Something is going to break. If Nixon knew it, we have to wonder why it’s not obvious to everyone already. Today might not be the time for winning the guaranteed annual income, but the numbers and the politics seem to say that the day is coming.

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Discovering Precarious Work and “Hotel Mama”

fast-food-strike-AP46472623_620x350Charlotte         Is it just me or is the mainstream starting to discover precarious employment?   Maybe it’s the “fight for $15” push that’s opening eyes?  Maybe it’s a residue of the Occupy 1% theme?  Maybe it’s the yawning gap between the rich and the rest of us?  I’m not sure, but I know two things.  One, that, like spring, tales of the precarious are starting to sprout up everywhere, and, secondly, that it has to be a good thing, no matter how odd some of the pieces come out.  None of this is George Orwell down and out in London and Paris, but most of it is more a long look through a telescope at Mars full of observations with very limited, well gloved participation at most.

The New York Times of course has the occasional story of a fast food worker trying to live and raise a family on barely minimum wage, but that’s hardly new.   Recently though, The New Yorker ran a story by William Finnegan, their esteemed reporter on all things south of the US border, where he followed an informal mineworker – one of an estimated 400,000 — in the gold fields of Peru at 17,000 feet who tried to make a hardscrabble living as his fuse burned to an early death.  Elsewhere in the magazine for the life of me it almost seemed that the reader was being encouraged towards at least a glimmer of empathy for Somalian pirates because of the dire economics and precarious prospects for making a living in that failed state.  Interestingly, the business end of piracy seems to be small time, marginal workers hardly a half-step above precarious making “investments” in the success of the ransom demands.  Don’t misunderstand me, I’m not recommending this for marginally employed workers, but the New Yorker’s door opening for their readers into the other worlds of work outside Manhattan is truly fascinating!

The Economist recently expressed concern for the increasingly precarious situation for Japan’s working poor where even with almost full employment, defined at 4% or less, a record-level 16% of the population is now living on less than half the national median income.  Bestsellers are being written in this orderly society on how to live on less than $16700 per year.  American low-wage workers would love to read some books with valuable advice there!   The bottom line is irregular employment.  The Economist noted that “the number of irregular workers – often earning less than half the pay of their full-time counterparts with permanent employment contracts – has jumped to over 1.5 million.  Casual and part-time employees number nearly 20 million, almost 40% of the Japanese workforce.”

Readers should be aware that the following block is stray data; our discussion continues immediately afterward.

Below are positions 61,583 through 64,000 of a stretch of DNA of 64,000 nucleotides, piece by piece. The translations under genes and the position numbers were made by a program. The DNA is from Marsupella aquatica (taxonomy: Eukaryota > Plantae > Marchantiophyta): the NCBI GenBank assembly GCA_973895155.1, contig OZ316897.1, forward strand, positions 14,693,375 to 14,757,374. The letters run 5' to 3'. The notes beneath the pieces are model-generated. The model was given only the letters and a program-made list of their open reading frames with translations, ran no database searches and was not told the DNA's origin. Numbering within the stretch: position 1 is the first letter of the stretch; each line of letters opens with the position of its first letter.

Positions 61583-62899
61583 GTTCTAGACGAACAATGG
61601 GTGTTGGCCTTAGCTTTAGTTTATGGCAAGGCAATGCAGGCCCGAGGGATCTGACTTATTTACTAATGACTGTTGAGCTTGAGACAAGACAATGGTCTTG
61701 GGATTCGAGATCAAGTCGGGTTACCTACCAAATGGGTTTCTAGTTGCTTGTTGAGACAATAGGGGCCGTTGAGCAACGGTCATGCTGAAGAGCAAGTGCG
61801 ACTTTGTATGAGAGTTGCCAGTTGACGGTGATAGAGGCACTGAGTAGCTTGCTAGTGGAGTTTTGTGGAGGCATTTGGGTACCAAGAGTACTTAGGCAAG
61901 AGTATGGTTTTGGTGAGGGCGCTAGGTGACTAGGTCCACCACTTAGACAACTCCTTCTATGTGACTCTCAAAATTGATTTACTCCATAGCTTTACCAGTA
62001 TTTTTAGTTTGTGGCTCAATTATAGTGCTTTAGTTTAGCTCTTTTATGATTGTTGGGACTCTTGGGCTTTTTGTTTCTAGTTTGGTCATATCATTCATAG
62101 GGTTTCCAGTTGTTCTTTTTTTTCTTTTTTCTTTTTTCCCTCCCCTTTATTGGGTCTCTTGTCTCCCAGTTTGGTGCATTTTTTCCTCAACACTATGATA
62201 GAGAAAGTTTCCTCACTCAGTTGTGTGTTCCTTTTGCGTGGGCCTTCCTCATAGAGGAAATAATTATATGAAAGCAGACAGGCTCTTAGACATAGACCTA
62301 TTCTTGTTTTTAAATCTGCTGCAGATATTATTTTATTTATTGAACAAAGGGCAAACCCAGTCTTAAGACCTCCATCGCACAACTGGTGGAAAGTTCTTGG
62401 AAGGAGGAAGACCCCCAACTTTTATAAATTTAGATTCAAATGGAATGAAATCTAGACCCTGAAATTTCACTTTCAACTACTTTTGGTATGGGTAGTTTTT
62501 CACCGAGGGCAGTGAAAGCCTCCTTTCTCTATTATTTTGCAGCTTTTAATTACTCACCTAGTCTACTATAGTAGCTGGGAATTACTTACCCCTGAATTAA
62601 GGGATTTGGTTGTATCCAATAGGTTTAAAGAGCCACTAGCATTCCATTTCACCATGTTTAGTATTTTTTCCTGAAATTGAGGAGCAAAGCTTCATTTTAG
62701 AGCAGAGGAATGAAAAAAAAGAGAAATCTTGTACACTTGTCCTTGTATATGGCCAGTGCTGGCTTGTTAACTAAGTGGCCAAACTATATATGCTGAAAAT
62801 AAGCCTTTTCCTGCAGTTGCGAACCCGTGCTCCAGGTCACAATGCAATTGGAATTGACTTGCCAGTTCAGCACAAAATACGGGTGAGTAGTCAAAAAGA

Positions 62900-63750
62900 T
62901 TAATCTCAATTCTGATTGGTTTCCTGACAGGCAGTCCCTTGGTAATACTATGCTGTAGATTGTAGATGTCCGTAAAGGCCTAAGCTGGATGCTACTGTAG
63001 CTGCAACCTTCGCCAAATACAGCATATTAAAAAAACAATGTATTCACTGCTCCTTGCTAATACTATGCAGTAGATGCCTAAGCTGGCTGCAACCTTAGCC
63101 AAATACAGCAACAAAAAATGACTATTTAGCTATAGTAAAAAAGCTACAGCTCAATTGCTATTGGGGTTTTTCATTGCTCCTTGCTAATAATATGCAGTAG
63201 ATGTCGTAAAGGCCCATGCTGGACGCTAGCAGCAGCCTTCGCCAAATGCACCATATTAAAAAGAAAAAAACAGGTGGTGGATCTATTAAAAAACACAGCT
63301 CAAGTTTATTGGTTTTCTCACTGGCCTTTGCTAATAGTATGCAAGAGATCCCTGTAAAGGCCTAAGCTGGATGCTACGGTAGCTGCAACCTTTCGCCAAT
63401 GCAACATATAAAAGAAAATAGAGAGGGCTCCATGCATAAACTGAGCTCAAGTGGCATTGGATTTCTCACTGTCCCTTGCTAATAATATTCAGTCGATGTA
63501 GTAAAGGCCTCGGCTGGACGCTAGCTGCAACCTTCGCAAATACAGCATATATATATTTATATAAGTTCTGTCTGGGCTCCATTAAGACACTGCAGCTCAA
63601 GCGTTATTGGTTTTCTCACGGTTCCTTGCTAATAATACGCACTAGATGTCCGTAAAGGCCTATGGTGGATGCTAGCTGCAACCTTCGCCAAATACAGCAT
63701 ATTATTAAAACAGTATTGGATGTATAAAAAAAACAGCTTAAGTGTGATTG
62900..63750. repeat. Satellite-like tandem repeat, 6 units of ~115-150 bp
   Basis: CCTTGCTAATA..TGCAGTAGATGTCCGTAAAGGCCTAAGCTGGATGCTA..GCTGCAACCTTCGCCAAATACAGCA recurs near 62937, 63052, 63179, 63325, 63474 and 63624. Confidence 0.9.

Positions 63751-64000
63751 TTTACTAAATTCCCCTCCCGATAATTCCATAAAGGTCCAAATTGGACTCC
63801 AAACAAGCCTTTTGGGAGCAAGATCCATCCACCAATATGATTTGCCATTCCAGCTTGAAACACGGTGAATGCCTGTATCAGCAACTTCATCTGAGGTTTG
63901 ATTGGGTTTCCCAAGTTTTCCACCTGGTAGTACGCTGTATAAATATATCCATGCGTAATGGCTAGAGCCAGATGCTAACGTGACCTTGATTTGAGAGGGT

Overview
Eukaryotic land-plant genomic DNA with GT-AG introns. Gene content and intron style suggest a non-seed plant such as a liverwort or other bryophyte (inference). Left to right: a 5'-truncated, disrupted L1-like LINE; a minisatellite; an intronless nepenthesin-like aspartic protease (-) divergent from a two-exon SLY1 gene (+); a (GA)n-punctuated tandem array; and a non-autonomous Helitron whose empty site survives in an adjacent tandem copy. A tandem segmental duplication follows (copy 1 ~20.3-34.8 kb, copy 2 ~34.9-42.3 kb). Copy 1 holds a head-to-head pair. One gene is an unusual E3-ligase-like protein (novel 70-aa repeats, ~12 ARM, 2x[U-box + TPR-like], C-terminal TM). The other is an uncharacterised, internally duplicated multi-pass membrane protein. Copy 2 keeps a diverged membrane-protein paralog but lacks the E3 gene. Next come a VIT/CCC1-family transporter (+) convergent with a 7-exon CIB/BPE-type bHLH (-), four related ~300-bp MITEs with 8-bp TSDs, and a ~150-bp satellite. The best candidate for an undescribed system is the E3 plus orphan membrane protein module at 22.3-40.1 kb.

Many reports are now wondering, “How are people living like this?”

In Japan, many, especially younger workers, are living at home with parents as their primary housing and welfare agency.  That’s not unusual it seems.   Precarious employment is forcing huge numbers of younger workers around the world into what is being called “Hotel Mama” in Eastern Europe.  In the US 15% of adults 25 to 34 live with their parents.  In Slovakia 74% between 18 and 34 and 57% between 25 and 34, in Bulgaria 51%, Romania 46%, Serbia 54%, and Croatia 59%.

As more and more observers discover the ubiquitous nature of informal employment as if this is a new exploration into a previously unknown world, it’s a good thing, though I have to wonder how they avoided it so long.  Unfortunately, the observations decoupled from participation, still seem woefully short on solutions or even recommendations, even as the recognition of the growing crisis increases.